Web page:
Featured eBooks
Digital First
Cyber Threats: Preparing States and Localities
Cybersecurity & the Road Ahead
Navy investigates misuse of comp time, leave rules

Two top executives at a Navy facility in Rhode Island have been suspended amid an investigation into employee misuse of compensatory time and leave rules at a 50,000-worker Navy command.

Two top executives at a Navy facility in Rhode Island have been suspended amid an investigation into employee misuse of compensatory time and leave rules at a 50,000-worker Navy command.

John Sirmalis, technical director of the Naval Sea Systems Command's Undersea Warfare Center in Newport, R.I., and Juergen Keil, executive director of the facility, have been placed on administrative leave as a result of the investigation, according to a source at the center.

The action took place after a Feb. 11 Navy inspector general report found that employees at the center used religious comp time-which federal workers are allowed to use to observe their religions-for non-religious purposes. The report also found that leave time had been improperly restored to some employees under provisions in the 1990 Base Realignment and Closure Act.

The report recommended that officials investigate the use of religious comp time and restored leave at all Naval Sea Systems Command units.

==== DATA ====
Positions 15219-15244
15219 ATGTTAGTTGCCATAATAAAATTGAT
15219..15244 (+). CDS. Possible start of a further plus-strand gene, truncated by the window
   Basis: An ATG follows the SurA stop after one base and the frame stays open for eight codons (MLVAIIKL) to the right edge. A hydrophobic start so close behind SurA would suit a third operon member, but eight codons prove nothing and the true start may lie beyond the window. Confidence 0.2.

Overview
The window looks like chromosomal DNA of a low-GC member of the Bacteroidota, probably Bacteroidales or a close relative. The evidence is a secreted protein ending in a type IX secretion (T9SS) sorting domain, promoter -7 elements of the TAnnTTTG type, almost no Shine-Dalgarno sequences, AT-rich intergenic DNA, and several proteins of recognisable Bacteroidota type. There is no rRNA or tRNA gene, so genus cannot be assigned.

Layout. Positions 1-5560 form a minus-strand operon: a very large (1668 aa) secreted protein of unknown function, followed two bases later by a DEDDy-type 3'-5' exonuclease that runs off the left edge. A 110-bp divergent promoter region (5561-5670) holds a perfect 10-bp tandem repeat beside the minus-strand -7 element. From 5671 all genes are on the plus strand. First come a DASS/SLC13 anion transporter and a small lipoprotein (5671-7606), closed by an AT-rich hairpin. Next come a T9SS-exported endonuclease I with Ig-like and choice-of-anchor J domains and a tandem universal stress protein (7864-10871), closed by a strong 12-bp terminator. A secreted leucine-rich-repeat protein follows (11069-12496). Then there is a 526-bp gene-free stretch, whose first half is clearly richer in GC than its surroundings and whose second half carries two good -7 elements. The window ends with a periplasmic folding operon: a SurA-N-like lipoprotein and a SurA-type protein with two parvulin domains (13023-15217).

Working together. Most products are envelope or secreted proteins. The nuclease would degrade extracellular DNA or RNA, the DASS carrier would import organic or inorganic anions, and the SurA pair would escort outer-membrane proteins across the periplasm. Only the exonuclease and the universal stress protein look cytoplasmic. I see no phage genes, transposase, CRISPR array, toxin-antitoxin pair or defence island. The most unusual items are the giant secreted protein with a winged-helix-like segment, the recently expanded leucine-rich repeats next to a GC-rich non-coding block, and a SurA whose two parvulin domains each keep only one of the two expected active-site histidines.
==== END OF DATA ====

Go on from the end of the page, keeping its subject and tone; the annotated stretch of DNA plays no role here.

Citing the Privacy Act, Naval Sea Systems Command spokeswoman Pat Dolan said she could not discuss any actions that may have been taken against Sirmalis and Keil. But Dolan said a new acting technical director, Patricia Dean, has been assigned to the center. A new acting executive director, Donald McCormack, has also been assigned.

The Navy won't release the Feb. 11 inspector general report, said Lt. Cmdr. Pauline Storum, a Navy spokeswoman. "It is not a releasable document," she said, because the inspector general "has not completed disposition of the case." Dolan said the command would never be able to talk about disciplinary actions against individuals because of Privacy Act restrictions.

The command oversees the Navy's fleet and combat systems, controls a $20 billion annual budget and has facilities in 15 states.

Storum said the inspector general isn't investigating improper use of religious comp time or restored leave at any of the Navy's other divisions.

Under religious comp time rules, federal employees can work overtime hours so they can take time off for religious observations during regular work hours.

Under the 1990 Base Realignment and Closure Act, some employees affected by base closure actions can carry over an unlimited amount of annual leave from one year to the next. Normally, the employees could lose some leave hours that they didn't use under the government's "use-or-lose" leave rules.

Employees at the Rhode Island facility went through training last week on how to properly fill out their time cards.